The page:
Hevey Inlet First Nation Visits Nodin Kitigan
Nodin Kitigan Visit
Jennifer Ashawasegai, Communications Coordinator, October 01, 2015
Batchewana First Nationterritory - Members of Henvey Inlet First Nation got a sneak peek of the Nodin Kitigan project a day ahead of its grand opening. The trip took place September 28th, 2015. It was organized due to the curiosity of how wind turbines will look and sound in a landscape similar to HIFN #2.
The Nodin Kitigan project is located about 100 km north of Sault Ste. Marie and sits in the traditional territory of Batchewana First Nation. The First Nation is a 50/50 partner in the 60 MW project developed by BluEarth Renewables.
Batchewana First Nation has been asserting its jurisdiction in its territory for quite some time. Mining companies and other resource developers approach the First Nation before considering any resource activity in the area.
Dean Sayers is the Chief of Batchewana First Nation, and he told HIFN members gathered on site, “BluEarth has recognized our jurisdiction in our territory and it has been really great to work with them.
We have our own Natural Resources Department and our own process. Before embarking on this project, we spoke with Elders and Pipe Carriers, who held a ceremony to ask for permission,” Sayers added.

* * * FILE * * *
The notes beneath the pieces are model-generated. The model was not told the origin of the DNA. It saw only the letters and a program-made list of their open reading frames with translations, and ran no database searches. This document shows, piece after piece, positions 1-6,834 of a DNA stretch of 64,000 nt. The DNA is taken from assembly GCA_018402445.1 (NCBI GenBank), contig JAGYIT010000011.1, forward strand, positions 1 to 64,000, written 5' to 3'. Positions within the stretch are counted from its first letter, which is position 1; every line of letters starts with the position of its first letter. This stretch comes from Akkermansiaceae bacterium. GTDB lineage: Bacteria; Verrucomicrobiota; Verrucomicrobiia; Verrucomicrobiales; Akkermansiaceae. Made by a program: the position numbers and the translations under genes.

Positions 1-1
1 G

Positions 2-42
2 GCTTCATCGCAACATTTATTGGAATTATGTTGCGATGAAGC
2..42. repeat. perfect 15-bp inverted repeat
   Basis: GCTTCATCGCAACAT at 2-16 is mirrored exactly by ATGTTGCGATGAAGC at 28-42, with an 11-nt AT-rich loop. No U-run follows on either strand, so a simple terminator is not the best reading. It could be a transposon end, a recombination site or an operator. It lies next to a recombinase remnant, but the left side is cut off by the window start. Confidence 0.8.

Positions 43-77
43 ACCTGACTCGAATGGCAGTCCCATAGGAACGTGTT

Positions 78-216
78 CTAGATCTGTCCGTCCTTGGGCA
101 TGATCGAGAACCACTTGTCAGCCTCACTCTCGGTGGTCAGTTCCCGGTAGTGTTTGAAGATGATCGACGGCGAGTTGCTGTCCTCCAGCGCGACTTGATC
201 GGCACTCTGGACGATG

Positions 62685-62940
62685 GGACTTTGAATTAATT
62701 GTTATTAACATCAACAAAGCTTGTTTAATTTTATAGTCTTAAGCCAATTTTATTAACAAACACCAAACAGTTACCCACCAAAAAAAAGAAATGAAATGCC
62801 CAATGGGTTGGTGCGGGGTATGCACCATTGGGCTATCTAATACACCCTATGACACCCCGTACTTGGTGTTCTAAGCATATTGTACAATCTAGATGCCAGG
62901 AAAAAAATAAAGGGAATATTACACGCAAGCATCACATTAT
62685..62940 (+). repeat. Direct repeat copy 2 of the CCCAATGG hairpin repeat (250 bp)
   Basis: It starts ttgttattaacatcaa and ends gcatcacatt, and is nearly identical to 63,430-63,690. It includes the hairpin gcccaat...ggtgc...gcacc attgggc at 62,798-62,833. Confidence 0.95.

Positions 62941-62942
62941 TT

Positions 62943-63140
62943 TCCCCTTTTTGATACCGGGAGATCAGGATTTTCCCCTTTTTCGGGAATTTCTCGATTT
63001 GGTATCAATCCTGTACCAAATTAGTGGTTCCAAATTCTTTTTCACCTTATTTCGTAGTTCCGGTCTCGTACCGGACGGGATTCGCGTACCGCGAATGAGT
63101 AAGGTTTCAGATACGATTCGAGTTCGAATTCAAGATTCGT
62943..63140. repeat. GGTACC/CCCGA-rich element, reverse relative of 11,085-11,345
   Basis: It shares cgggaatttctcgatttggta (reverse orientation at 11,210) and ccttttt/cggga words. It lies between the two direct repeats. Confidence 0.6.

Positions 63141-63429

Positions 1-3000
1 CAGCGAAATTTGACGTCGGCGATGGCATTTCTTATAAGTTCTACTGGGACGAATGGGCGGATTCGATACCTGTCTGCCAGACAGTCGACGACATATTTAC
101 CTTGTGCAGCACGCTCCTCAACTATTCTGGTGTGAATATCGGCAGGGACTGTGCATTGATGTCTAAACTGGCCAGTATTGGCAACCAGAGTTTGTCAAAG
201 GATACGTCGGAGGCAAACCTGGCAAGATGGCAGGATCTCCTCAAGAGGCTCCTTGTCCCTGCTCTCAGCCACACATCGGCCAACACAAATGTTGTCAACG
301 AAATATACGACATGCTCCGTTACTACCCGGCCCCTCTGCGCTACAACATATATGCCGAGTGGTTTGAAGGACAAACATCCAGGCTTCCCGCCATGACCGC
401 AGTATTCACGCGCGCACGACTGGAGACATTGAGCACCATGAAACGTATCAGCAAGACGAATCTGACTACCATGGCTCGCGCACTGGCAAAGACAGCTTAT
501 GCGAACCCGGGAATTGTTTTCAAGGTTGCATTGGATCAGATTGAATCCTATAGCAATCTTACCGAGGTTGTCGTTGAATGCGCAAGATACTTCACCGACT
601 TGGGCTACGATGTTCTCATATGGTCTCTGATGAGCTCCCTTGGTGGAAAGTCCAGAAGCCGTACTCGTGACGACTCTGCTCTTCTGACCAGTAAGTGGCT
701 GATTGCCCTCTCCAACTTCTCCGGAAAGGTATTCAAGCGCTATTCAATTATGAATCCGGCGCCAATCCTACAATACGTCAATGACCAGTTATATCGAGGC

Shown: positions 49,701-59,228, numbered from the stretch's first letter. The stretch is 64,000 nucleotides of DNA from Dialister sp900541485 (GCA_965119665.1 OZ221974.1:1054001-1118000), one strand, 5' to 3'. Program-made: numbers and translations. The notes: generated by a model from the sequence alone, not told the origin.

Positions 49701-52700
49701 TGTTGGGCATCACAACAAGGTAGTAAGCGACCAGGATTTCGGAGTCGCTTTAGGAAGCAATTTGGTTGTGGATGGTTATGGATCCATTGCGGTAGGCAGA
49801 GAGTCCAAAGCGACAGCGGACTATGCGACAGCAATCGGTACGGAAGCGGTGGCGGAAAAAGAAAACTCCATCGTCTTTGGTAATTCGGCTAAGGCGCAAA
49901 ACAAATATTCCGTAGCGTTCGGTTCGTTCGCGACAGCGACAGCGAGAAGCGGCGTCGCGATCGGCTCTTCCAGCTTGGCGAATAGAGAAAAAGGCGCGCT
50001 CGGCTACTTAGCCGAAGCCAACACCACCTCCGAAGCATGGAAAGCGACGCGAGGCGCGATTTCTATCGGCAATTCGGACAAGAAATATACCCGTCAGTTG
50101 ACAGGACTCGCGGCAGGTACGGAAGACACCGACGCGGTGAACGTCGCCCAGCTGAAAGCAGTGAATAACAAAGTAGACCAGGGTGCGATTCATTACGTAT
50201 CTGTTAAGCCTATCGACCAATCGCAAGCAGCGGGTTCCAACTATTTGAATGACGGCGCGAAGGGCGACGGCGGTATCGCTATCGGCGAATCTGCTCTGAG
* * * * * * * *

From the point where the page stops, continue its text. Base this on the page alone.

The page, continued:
Sayers said the Pipe Carriers and Elders told leadership it was time to quit using fossil fuels, but to be cautious of the space used to create a wind project. He also said they managed to develop the project without the endorsement of Canada or Ontario. Along with their own stringent environmental process, Batchewana ensured there were no sacred or burial sites within the scope of the project area near the shores of Lake Superior. Leadership said they involved the community as much as possible as well as underwent much consultation with Membership.
Harvey Bell, former Chief and current Councillor for Batchewana First Nation added his voice to that of Sayers. Bell said with the project up and running, the only thing they need worry about now is what to do with money generated from the project. He said, It's still a learning curve and we are putting the money in a trust fund and now we as a community have to decide what to do with the money. Do we build infrastructure in our community?
Bell made a recommendation to HIFN; Educate the people about the influx of wealth. He pointed out the negative social side effects of the oil rich bands. Batchewana Member Brendan Syrette, who is the Community Liaison for the project echoed Bells’ recommendation. Syrette said, “Anishinabe are not used to having money.”
Anishinabe culture also played an important role in the project and was very well respected. Syrette said, We often put down semaa in the morning and the workers smudged too. There are ups and downs and starting off the day well is good.